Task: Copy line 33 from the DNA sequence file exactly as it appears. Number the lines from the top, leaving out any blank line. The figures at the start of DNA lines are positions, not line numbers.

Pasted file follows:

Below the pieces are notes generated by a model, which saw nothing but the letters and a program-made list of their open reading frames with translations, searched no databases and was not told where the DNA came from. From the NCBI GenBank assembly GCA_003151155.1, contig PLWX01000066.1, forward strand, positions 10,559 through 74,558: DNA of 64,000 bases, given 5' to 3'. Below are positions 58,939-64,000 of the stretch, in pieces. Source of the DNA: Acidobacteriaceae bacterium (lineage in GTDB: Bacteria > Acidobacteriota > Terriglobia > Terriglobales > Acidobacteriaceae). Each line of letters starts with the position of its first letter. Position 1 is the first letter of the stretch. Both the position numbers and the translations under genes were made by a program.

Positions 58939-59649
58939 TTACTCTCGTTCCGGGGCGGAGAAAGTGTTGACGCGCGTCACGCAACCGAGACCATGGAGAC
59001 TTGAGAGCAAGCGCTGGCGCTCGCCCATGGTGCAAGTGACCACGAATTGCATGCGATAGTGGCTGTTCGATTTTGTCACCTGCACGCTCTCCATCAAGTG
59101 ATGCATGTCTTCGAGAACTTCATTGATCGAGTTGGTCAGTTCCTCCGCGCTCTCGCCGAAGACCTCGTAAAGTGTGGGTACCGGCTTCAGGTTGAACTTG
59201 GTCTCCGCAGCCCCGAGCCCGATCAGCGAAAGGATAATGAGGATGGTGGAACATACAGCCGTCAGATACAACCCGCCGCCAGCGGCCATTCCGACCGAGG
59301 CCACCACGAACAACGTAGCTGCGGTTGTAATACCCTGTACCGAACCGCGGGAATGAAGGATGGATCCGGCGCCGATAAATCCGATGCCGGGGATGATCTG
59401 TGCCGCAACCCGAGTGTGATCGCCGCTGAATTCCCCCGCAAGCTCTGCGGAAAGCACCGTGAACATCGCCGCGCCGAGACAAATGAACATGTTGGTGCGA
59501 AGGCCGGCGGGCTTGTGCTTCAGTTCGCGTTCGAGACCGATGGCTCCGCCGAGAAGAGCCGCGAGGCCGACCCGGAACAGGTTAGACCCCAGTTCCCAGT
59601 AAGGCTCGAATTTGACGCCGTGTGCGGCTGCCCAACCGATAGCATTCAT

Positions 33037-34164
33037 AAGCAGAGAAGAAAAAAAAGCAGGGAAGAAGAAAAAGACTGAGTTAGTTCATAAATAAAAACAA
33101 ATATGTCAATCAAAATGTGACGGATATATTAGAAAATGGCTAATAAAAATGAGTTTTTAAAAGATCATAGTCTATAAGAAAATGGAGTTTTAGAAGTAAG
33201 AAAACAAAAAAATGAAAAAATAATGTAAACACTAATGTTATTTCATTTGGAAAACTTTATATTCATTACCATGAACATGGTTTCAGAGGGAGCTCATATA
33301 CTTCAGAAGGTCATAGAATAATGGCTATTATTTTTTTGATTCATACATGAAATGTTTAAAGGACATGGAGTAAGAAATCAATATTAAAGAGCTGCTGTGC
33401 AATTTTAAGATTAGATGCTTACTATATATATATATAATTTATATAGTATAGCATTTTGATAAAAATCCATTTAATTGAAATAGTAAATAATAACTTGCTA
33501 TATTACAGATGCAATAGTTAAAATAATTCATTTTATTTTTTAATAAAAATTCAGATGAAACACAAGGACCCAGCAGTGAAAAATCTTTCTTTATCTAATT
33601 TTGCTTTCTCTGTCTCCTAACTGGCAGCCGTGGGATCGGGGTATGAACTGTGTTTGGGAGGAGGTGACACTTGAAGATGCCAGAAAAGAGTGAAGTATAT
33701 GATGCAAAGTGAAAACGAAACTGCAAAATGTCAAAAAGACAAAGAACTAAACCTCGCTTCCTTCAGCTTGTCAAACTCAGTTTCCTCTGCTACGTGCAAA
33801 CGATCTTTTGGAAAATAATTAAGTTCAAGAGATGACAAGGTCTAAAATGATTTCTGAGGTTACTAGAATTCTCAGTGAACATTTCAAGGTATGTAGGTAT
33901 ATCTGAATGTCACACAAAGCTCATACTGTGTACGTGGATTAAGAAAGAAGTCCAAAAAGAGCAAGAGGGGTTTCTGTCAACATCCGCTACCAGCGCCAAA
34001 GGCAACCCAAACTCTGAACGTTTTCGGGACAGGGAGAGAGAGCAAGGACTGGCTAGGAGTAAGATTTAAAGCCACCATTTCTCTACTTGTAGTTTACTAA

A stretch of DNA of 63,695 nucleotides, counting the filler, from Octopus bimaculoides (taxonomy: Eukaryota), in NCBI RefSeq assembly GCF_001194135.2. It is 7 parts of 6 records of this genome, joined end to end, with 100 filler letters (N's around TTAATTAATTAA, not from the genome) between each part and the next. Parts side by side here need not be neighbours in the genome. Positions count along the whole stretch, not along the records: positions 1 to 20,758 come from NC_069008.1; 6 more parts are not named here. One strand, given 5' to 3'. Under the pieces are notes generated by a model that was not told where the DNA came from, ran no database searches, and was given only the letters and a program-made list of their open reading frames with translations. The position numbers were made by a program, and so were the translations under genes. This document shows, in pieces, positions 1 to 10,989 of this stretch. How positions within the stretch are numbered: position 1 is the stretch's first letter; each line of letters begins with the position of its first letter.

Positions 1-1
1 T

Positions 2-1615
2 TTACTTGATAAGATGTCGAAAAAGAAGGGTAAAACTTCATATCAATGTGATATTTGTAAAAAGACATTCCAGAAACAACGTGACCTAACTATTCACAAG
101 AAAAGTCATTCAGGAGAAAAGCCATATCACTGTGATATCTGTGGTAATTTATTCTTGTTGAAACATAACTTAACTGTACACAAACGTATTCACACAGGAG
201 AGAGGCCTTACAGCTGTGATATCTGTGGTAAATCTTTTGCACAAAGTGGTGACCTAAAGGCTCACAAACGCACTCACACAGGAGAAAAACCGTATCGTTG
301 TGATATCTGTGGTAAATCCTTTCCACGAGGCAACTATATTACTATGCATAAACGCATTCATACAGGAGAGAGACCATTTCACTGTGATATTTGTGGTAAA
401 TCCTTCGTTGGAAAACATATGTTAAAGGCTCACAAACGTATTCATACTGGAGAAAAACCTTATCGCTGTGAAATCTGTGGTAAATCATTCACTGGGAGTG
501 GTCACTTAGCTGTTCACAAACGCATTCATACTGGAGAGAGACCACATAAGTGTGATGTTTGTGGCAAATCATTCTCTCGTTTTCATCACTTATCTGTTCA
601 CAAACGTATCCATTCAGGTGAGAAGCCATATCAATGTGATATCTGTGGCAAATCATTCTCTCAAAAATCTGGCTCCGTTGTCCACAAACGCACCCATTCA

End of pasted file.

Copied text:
601 CAAACGTATCCATTCAGGTGAGAAGCCATATCAATGTGATATCTGTGGCAAATCATTCTCTCAAAAATCTGGCTCCGTTGTCCACAAACGCACCCATTCA